Masking with Unreal
When developing for XR-3 and XR-1 Developer Edition, you can mask specific objects to act as a “window” into the real world. This is especially useful if you want to see real-world elements such as instruments or controller devices in the virtual environment.
Varjo Compositor uses the alpha value of a layer to blend between the image from the client application and that from the video pass-through (VST) cameras. If VST rendering is enabled and the layer is not flagged as opaque, every pixel in the color buffer with an alpha value smaller than 1.0 will be blended with the VST image. If the color of the pixel in the color buffer is RGBA(0,0,0,0), only the VST image will be visible.
Follow these simple steps to add a VST mask to your Unreal project.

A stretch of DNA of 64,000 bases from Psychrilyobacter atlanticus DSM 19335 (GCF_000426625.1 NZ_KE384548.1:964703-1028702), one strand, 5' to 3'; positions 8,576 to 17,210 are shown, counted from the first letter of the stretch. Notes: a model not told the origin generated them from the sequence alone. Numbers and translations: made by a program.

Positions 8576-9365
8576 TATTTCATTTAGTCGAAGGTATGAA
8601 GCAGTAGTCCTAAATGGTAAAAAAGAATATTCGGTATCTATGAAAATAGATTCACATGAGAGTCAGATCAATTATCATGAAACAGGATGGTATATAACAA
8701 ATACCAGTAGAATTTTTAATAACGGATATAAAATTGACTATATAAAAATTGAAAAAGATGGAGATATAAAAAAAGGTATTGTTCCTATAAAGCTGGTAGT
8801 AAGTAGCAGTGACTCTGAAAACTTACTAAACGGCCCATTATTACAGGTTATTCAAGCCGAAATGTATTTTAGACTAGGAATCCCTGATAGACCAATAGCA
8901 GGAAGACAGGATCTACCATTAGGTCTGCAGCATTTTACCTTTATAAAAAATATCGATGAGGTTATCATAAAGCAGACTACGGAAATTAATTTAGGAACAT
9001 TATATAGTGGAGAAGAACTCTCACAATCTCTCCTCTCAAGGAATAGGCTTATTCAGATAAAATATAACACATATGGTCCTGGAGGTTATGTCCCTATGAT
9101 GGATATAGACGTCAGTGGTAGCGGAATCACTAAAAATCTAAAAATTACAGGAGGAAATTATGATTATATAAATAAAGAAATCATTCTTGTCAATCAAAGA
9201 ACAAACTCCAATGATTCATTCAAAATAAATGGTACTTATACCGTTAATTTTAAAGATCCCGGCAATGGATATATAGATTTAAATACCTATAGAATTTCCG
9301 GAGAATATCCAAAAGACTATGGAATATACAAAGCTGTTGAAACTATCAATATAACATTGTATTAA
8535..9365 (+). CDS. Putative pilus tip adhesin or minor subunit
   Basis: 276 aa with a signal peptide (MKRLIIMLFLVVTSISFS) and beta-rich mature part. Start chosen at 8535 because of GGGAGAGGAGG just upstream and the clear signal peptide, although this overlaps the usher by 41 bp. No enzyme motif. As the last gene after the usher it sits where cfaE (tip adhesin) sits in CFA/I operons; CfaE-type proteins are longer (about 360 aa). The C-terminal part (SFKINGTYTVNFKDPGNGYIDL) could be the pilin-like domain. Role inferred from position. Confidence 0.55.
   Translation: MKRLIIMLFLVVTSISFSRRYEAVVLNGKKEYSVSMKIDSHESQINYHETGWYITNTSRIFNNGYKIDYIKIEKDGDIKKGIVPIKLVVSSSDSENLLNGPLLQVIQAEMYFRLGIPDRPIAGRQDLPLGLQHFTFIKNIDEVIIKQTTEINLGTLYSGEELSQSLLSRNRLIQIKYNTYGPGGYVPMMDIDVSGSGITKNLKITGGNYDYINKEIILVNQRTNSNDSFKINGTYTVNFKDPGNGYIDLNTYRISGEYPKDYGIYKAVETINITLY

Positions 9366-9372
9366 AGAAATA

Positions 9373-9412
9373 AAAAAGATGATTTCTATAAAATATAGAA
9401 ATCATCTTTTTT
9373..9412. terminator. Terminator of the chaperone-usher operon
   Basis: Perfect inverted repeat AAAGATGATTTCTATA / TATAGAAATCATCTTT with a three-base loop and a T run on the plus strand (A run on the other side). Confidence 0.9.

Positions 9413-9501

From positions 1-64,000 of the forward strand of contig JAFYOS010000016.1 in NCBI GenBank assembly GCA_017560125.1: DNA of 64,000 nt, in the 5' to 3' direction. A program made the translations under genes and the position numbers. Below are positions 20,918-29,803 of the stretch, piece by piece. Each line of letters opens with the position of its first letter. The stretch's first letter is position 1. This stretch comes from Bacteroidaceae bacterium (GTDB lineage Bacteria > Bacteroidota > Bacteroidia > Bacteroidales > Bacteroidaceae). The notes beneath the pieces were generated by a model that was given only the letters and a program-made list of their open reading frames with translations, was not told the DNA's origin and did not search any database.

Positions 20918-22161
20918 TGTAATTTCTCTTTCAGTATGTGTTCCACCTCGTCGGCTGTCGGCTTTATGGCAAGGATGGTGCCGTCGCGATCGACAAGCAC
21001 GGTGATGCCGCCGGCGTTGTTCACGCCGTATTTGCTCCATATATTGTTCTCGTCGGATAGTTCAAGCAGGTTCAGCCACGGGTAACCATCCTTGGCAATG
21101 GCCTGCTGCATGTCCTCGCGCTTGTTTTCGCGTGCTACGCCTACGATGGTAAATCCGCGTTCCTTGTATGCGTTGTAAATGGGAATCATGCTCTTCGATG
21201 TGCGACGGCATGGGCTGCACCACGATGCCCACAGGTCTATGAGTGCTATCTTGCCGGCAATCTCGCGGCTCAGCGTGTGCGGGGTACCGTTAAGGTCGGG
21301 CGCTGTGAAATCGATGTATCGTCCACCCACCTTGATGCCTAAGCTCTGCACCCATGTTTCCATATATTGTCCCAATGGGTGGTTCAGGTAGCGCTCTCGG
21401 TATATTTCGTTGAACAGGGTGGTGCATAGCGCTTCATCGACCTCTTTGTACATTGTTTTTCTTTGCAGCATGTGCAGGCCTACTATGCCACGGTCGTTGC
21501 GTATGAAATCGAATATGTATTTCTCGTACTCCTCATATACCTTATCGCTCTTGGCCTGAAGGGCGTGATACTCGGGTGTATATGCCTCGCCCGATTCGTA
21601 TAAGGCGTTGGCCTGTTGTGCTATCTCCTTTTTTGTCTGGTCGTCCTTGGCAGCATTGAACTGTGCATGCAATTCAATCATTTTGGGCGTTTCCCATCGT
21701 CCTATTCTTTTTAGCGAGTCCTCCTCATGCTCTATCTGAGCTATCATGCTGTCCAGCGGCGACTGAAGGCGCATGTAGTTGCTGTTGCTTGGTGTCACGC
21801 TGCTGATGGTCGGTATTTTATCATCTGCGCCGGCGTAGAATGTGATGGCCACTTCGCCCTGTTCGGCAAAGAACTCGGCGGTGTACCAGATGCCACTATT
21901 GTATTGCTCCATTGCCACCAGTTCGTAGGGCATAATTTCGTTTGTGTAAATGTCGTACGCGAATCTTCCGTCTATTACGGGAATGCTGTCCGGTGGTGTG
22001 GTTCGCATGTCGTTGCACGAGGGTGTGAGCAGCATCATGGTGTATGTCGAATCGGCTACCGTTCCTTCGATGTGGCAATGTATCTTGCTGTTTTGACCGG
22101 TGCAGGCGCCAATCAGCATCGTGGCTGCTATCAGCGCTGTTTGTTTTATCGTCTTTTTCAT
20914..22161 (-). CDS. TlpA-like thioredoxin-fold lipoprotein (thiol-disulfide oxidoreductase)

Creating a mixed reality mask
Enable mixed reality for Varjo OpenXR plugin following the steps in Mixed Reality with Unreal.
Start by adding a Static Mesh Actor to your scene. The mesh will act as a mask for the video pass-through image and can be any shape.
You can utilize the custom depth buffer to create the VST mask. Go to Project Settings > Rendering > Postprocessing and set Custom Depth-Stencil Pass Enabled to enable the custom depth buffer.
Once you have the custom depth buffer set up, you have to make the mask mesh write into it.
Select the created
Static Mesh Actor and enable Render CustomDepth Pass in Details > Rendering.
The mask object is now ready. Follow the steps in Mixed Reality with Unreal to set up custom post processing and open the post process material in the Material Editor
The logic for masking is simple. When
CustomDepth is smaller than
SceneDepth (= mask object is not behind a non-mask object), output Opacity 0.
Otherwise output Opacity 1.0. If you want to combine masking with mixed reality background, replace 1.0 with the result of the background check.
Click Play and you should see the real world through the mask you created.
You can toggle the mask effect by toggling the Render CustomDepth Pass value in the
Static Mesh Actor.